Syrian opposition groups have rejected President al-Assad’s proposed referendum later this month on a new constitution.
The draft allows for multiple parties and limits the presidency to two terms. It’s not clear whether that means Assad, who’s ruled since 2000, would step down in 2014.
Abdel Bari Atwan, the editor of the London-based pan-Arab paper Al-Quds Al-Arabi doesn’t believe Assad will last and is seeking a way out.
“He is looking for a face-saving formula. Who is going to give it to him? Until now we haven’t seen anything. In Yemen, Ali Abdullah Saleh, the president, wanted to stay and last until the end of his presidential term. Gulf States issued an initiative in order to present him with a face-saving Formula. And in the end he quit, he left.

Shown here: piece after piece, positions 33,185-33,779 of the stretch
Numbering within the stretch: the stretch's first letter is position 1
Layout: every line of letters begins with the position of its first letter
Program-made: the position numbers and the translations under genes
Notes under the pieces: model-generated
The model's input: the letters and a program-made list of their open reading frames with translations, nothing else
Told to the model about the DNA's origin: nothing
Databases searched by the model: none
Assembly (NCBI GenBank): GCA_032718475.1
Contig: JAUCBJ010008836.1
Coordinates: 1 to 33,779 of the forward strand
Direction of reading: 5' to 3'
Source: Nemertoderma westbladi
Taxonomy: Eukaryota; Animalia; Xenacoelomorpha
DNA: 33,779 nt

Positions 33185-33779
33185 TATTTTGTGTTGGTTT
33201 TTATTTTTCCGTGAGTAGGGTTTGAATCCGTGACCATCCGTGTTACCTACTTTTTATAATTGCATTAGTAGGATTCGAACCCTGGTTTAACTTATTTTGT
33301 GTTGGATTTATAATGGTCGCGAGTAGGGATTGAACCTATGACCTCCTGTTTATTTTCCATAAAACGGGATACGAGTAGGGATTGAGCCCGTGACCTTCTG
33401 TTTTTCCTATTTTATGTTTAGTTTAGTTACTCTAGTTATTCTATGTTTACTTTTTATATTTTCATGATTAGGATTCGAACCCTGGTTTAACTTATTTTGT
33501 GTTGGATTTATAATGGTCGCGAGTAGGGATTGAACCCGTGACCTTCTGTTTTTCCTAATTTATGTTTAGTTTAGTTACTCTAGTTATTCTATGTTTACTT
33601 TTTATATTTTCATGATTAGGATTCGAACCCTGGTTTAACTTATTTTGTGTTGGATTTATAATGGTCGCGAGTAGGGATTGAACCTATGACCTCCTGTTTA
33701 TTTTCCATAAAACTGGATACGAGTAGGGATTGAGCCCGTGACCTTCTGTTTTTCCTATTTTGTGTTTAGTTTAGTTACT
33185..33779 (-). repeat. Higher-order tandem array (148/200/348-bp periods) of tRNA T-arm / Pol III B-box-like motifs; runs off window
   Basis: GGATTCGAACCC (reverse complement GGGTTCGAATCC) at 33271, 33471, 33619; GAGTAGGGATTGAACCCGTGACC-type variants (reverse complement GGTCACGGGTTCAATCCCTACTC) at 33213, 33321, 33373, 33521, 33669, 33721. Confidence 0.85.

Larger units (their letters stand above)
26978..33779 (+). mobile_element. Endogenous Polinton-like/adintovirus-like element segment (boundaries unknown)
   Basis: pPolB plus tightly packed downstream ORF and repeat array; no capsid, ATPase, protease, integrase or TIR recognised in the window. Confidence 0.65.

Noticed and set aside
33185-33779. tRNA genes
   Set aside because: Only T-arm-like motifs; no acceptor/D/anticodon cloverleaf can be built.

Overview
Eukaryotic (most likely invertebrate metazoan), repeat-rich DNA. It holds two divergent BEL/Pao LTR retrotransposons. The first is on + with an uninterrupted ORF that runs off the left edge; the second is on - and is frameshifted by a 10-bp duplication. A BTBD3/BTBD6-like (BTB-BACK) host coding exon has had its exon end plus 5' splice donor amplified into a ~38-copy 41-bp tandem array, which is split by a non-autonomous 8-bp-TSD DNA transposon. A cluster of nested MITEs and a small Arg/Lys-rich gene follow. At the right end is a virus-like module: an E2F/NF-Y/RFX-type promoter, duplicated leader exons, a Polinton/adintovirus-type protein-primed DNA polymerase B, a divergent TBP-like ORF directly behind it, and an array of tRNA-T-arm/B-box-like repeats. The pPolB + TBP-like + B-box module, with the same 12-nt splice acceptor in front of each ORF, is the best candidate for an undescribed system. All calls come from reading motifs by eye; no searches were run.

“So we need a some sort of mediation and a solution, a political solution. This is the only exit from this crisis. Otherwise Syria could be divided and it could indulge in a sectarian civil war which could spread in the whole of the region.”
Others have questioned how a referendum could take place soon given the state of the country.
The London-based Syrian Observatory for Human Rights says at least 36 people were killed on Wednesday.
One opposition figure in exile said Assad had “lost his legitimacy and we’re not interested in his constitutions, old or new.”
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